• Define the site migration type, for example a full site revamp, or an HTTP to HTTPS migration, and the outcome desired for the migration
  • Define your project scope
    • Identify the objectives and expectations you aim to gain considering SEO and potential traffic losses
  • Prepare the project plan
    • Understand the expected delivery date, and prepare a plan including scope and deliverables

Phase 2: Pre-Launch Preparation

  • Review wireframes & match pages
    • Review the website wireframes before development to identify any SEO or UX issues, and map legacy URL’s to new URL’s should they be changed
    • Important: URL redirects need to be done at a page-level, not a site-level. This means every legacy page needs to be mapped to a new corresponding page
  • Review the SEO specifications & redirect strategy
    • Go over all technical areas related to SEO to understand specifications of the changes, prepare for URL redirection to maximize organic traffic retention (301 permanent redirects recommended)

Phase 3: Pre-Launch Testing

  • Check that search engines cannot access test site
    • Before making the new site public in the staging environment, or testing platform platform, ensure it is not available to be found by search engines
  • Review user journey
    • Review user journey by using the new platform to check overall user experience and navigation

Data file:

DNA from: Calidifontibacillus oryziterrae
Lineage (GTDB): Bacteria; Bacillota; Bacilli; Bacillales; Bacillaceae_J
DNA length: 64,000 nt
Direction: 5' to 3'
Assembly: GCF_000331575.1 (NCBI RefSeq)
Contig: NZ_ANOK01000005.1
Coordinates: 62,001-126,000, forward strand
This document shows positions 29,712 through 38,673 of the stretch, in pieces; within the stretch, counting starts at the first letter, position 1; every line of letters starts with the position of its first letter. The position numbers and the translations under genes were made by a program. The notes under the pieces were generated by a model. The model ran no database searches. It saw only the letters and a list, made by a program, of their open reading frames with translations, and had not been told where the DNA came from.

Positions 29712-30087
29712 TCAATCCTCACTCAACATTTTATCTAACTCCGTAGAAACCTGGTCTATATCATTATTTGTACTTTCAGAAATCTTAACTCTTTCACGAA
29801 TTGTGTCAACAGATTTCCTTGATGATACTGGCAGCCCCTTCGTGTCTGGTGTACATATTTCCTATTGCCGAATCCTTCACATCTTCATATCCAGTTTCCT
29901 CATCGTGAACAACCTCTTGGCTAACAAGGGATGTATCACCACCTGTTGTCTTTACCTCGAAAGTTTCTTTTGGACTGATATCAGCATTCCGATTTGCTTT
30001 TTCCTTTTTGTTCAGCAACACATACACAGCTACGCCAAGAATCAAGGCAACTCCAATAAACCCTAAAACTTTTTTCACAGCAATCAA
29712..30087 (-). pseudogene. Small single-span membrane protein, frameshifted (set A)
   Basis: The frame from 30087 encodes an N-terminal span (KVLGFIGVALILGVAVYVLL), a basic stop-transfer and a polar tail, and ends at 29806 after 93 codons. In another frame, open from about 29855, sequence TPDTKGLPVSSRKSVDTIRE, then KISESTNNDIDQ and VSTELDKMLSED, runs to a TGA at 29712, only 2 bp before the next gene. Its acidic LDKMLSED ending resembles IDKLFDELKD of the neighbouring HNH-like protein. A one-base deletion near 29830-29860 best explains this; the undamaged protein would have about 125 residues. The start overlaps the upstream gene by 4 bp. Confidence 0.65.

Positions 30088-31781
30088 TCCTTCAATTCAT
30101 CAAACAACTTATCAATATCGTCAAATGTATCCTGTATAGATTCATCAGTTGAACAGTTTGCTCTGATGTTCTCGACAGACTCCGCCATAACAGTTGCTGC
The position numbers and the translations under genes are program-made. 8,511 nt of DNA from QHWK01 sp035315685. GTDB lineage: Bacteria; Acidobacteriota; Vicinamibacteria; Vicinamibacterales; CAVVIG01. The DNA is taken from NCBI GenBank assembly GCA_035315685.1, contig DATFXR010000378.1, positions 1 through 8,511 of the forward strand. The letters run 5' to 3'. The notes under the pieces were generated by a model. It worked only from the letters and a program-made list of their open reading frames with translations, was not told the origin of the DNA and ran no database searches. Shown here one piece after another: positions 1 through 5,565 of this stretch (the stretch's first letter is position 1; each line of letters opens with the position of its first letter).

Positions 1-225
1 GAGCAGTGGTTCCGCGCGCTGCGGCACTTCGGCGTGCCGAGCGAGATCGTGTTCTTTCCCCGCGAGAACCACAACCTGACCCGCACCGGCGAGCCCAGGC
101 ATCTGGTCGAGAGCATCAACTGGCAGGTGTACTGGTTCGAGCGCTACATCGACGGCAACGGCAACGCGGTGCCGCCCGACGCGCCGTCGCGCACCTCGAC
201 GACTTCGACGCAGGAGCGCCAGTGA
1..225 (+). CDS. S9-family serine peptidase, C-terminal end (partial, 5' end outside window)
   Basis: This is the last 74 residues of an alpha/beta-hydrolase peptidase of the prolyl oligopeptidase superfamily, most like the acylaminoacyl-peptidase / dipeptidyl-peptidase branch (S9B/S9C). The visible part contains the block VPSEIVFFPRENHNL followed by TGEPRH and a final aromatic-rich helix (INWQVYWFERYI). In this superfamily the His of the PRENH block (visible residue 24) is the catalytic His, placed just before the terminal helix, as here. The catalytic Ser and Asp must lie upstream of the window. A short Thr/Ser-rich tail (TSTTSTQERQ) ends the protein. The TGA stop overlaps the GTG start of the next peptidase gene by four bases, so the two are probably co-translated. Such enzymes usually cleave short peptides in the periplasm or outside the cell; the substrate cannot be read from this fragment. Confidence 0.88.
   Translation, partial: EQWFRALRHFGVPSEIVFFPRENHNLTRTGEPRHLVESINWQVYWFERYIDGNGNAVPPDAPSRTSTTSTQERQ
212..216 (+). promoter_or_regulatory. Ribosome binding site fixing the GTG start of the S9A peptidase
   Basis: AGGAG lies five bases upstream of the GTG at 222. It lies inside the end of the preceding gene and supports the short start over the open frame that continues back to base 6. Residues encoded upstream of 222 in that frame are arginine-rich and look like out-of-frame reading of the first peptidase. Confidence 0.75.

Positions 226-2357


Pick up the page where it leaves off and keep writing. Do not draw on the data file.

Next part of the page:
• Review technical checks
    • Run through link checks to ensure all areas of the migration are correct, and all links function properly
  • Ensure legacy URL redirection is in place
    • All legacy URL’s should be redirected to the most relevant and closely related new page

Phase 4: Launch

  • Run through final technical spot checks
    • Check all technical aspects on both mobile and desktop servers
  • Site Migration launch
    • Publish the new website changes to a live environment, which should match the final staging server website that has been reviewed and approved
  • Search Console actions
    • Review the Google’s Search Console to ensure no overall sitemap errors, and request indexing by Googlebot. This will manually ask Google to crawl your site updates, rather than having to wait for the Googlebot to come to your site

Phase 5: Post-Launch Review

  • Check crawl stats and review crawl errors
    • Ensure crawl stats are working for the new site’s pages & download and review the Crawl Errors report if issues are found
  • Measure site speed
    • Fast loading web pages are important for SEO. Check your site speed using Campaign Sherpa’s Website Performance Audit, or Google’s PageSpeed Insights
  • Live website testing
    • Perform a comprehensive review of the live website, checking all areas including usability and navigation

Phase 6: Performance Measurement

  • Compare pre and post-migration performance
    • After 1 month, review the changes in migration performance for KPI’s
  • Review SEO performance
    • Check key phrase ranking positions against pre-migration rankings, and review analytics data related to Organic traffic and conversions

A successful website migration can be achieved, but it is critical that proper planning and SEO considerations be put in place – before it is too late. Be sure to include an SEO experienced professional in the early stages of a website migration, or risk losing organic traffic, visibility, and website conversions.

Have website migration related SEO questions? To speak to a member of the Campaign Sherpa team about an upcoming website migration, contact us here.